The matter of Torah Observance is made clearer when one understands the relationship he or she has to the Covenants. The Torah spells out at least two very important Covenants in the life of a follower of HaShem (God). There is the Avrahamic (with Abraham) Covenant and the Moshaic (with Moses) Covenant. The Avrahamic Covenant serves to represent the registration papers, in our above drash. Prior to coming to faith, the Torah served as a reminder of sin (Romans 7:7-12). This is not the only function of Torah, but it is a primary one. After coming into a relationship with HaShem, through His Son Yeshua, the person underwent a change in relationship to the Torah. The Avrahamic Covenant became for him or her, a “promise of inheritance.” And what is this “inheritance?” “Eternal life,” through trusting faithfulness. It became their “proof of ownership” so-to-say. It still reminded him or her of their sin. However, because we now constitute the “Righteousness of HaShem” (Ephesians 2:1-10; 2 Corinthians 5:17-21), we are now free to pursue following HaShem without the threat of death for disobedience! To be sure, the Torah spelled certain death for some disobedient acts committed by the supposed covenant follower (see: Exodus 31:12-18 “Sabbath violation”). Even the New Covenant Scriptures (B’rit Chadashah) teach, “The wages (payment) of sin is death.” But now Yeshua’s atoning death has “redeemed us from the curse of the law” (Galatians 3:13, KJV). “Death” and “condemnation” is no longer our wages (Romans 6:23; 8:1).
The Moshaic Covenant was added for the “enjoyment of the promise” already available through our participation in the Avrahamic Covenant. The Moshaic Covenant became our “owner’s manual,” providing blessing, maintenance, and enjoyment of promise to our lives.
“For those who trust HaShem for the promises, the proper order for faith and obedience is set by the sequence in which the covenants were given. In other words, faith must precede obedience. But the kind of faith accepted by HaShem is one, which naturally flows into obedience. True obedience never comes before faith, nor is it an addition to faith. It is always the result of true biblical faith.”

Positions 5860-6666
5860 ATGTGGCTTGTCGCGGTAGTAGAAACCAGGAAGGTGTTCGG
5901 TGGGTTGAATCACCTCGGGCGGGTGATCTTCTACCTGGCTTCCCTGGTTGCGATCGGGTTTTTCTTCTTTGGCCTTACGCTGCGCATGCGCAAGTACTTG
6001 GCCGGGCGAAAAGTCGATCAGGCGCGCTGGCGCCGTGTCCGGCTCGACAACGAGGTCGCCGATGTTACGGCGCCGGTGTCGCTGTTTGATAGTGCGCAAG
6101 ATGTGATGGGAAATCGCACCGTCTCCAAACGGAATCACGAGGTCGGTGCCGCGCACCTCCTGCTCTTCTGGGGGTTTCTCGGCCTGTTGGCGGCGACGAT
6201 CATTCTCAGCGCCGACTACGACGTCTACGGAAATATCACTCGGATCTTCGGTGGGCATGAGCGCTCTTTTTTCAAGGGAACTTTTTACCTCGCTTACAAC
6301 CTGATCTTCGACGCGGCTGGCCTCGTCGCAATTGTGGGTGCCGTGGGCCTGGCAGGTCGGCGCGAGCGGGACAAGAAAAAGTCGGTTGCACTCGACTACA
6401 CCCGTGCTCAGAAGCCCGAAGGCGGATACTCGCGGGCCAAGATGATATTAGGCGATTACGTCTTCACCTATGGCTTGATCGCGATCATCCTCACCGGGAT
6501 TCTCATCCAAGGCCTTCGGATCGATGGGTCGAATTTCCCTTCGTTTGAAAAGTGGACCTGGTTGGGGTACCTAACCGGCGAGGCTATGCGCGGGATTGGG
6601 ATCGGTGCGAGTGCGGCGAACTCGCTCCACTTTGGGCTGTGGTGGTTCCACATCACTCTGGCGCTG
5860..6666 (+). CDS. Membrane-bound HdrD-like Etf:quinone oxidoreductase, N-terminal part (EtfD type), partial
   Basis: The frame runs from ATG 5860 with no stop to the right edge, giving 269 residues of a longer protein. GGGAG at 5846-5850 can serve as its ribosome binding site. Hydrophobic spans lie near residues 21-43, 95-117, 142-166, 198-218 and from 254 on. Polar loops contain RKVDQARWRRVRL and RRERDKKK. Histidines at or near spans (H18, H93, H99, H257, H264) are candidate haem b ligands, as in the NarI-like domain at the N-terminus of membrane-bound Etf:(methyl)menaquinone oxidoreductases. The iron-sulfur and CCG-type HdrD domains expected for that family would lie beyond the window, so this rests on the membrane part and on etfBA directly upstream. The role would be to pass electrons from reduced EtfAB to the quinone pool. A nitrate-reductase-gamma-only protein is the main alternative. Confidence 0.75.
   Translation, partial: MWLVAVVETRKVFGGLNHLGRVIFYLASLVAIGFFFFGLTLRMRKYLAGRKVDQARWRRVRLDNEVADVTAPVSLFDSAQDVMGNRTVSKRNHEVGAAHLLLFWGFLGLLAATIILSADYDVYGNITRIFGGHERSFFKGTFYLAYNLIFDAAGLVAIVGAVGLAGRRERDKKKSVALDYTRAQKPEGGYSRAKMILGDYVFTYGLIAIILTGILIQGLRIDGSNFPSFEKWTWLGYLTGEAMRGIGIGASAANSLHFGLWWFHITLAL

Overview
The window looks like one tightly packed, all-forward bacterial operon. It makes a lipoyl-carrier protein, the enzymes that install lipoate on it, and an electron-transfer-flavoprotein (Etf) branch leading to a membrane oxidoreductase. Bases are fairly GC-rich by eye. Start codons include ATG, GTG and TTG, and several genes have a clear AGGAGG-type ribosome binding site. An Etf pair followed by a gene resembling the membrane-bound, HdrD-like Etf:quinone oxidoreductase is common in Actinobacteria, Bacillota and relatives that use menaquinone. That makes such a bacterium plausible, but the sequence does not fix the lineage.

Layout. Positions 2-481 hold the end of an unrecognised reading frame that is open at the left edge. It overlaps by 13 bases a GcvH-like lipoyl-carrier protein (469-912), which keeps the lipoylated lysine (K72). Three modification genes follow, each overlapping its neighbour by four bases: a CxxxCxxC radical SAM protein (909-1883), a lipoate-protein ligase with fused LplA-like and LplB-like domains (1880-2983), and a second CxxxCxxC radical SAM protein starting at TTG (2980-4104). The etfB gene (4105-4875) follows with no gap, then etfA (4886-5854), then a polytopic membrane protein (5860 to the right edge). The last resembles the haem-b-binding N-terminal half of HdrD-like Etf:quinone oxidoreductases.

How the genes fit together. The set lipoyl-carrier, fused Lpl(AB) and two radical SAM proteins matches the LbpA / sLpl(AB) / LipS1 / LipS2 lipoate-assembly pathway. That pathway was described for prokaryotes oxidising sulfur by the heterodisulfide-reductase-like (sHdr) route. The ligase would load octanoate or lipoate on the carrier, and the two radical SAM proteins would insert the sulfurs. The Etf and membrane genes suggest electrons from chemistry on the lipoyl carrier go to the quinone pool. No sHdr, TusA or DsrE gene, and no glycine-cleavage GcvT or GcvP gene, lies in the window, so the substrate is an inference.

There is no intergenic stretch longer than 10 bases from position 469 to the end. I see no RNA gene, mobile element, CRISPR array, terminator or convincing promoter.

Torah Observance is a matter of the heart. It always has been and always will be. The Torah Proper (first Five Books of Moshe) instructed the people of Isra’el to “love ADONAI your God with all their heart, all your being and all your resources” (Deuteronomy 6:5). This is where “Shomer Mitzvot” begins—by loving HaShem, and accepting Him on His terms. By this, I mean accepting His means of covenant obedience. For today, this means acceptance of Yeshua, His only Son, for Jew and non-Jew alike.
Covenants require a response on the part of the follower. HaShem, for His part, has provided the “promise of inheritance” for all those who participate in the Avrahamic Covenant. The response to this covenant is “faith.” The nature of the Moshaic Covenant is “blessing, maintenance, and enjoyment of promise.” For all who wish to participate, the response to this covenant is “obedience.” It’s that “easy.”
Torah Teacher Ariel ben-Lyman HaNaviy
 Ibid, הָלַך.
 Deuteronomy 5:1.
 Luke 24:27, 44-47; Romans 10:4.
 BDB, יָרָה.
 Ibid, חָטָא.
 Tim Hegg, The Letter Writer (FFOZ Publications, 2002), p. 85.
 m. Sanhedrin 10:1, the gemara is b. Sanhedrin 90a.
 Deuteronomy 6:6; 10:16; 30:6; Jeremiah 31:33;Ezekiel 36:25-27; Romans 7:22; Hebrews 8:10; 10:16.
 Ariel and D’vorah Berkowitz, Torah Rediscovered (FFOZ, 1996), p. 32.